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Spiritual Practices: Nurturing

Deprivation, Codependency

The Basic Practice

A spiritual journey is usually considered to be a movement toward community and Spirit but an essential loop of our route must pass through the realm of self. We have to find out who we are before we can make commitments to others. We have to care for our own souls in order to have the energy and strength to care for our families, our neighbors, and the earth.

There are many ways to practice nurturing, and everyone will find his or her own best ways to receive and give nourishment. The spiritual traditions emphasize two in particular. The first is study. Be a lifelong learner; read and contemplate sacred texts and other sources of inspiration that take you deeper into yourself and out into the wider world. Second, keep the Sabbath. Dedicate some of your time to leisure and reflection.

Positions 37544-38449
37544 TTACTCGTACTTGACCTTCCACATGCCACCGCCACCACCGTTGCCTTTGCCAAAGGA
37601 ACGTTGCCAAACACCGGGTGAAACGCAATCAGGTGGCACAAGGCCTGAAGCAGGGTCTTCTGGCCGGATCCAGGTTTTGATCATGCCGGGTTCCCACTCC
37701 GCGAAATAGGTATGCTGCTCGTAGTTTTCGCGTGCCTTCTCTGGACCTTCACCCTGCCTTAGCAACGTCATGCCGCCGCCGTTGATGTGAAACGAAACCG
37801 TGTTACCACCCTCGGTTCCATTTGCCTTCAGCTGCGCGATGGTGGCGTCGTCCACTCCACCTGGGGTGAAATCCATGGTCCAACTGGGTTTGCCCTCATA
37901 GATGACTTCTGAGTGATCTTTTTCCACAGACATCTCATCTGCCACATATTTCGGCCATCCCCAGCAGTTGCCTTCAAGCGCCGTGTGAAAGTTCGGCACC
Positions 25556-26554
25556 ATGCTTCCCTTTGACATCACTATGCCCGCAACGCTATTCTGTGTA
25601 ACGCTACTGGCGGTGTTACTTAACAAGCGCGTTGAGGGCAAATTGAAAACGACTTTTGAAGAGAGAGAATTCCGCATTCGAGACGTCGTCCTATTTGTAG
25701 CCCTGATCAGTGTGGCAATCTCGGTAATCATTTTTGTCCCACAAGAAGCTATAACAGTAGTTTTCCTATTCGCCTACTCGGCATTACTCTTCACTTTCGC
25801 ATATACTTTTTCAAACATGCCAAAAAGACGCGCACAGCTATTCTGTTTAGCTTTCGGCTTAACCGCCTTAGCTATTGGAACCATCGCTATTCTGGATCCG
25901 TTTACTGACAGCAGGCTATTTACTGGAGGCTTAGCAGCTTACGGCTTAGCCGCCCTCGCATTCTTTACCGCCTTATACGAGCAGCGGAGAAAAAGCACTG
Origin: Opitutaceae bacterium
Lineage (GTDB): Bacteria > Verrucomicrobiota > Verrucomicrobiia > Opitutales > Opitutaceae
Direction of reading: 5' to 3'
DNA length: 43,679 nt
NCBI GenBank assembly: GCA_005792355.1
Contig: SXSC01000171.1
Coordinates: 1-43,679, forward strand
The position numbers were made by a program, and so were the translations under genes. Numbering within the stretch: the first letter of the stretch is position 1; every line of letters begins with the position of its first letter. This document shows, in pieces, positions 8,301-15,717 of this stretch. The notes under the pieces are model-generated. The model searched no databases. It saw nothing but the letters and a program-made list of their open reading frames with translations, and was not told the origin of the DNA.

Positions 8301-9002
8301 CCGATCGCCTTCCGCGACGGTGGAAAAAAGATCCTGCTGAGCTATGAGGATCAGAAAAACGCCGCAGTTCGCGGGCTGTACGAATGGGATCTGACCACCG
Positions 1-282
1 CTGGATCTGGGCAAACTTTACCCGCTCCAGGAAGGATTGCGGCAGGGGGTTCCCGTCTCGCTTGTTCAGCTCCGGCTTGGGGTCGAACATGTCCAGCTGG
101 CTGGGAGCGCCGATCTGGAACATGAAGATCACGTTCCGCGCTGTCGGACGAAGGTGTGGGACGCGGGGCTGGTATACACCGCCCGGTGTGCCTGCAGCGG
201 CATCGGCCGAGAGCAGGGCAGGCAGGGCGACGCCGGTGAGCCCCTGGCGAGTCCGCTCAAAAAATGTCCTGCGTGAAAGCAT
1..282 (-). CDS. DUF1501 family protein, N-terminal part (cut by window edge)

Why This Practice May Be For You

A regular regimen of nurturing helps you achieve a balance in your life between inner exploration and outer involvement, time alone and time with others, work and play. Feeling imbalanced — that things are out of whack in your life — is a sure sign that you need to step back and engage in self-care to regain your equilibrium.

Actually, we usually recognize our need for nurturing by its contrasts — feeling deprived, ignored and neglected. If you are starved for attention, most likely you lack spiritual sustenance in other areas of your life as well.

There are also shadow elements associated with nurturing. We can be so involved in nurturing ourselves that we become totally self-absorbed. We can go too far under the guise of nurturing others, so that our caring becomes a way of controlling them. Or we can sacrifice ourselves and our best interests in our concern for others, mistaking codependency for nurturing. Again, a lack of balance is the key symptom.


Resources on This Practice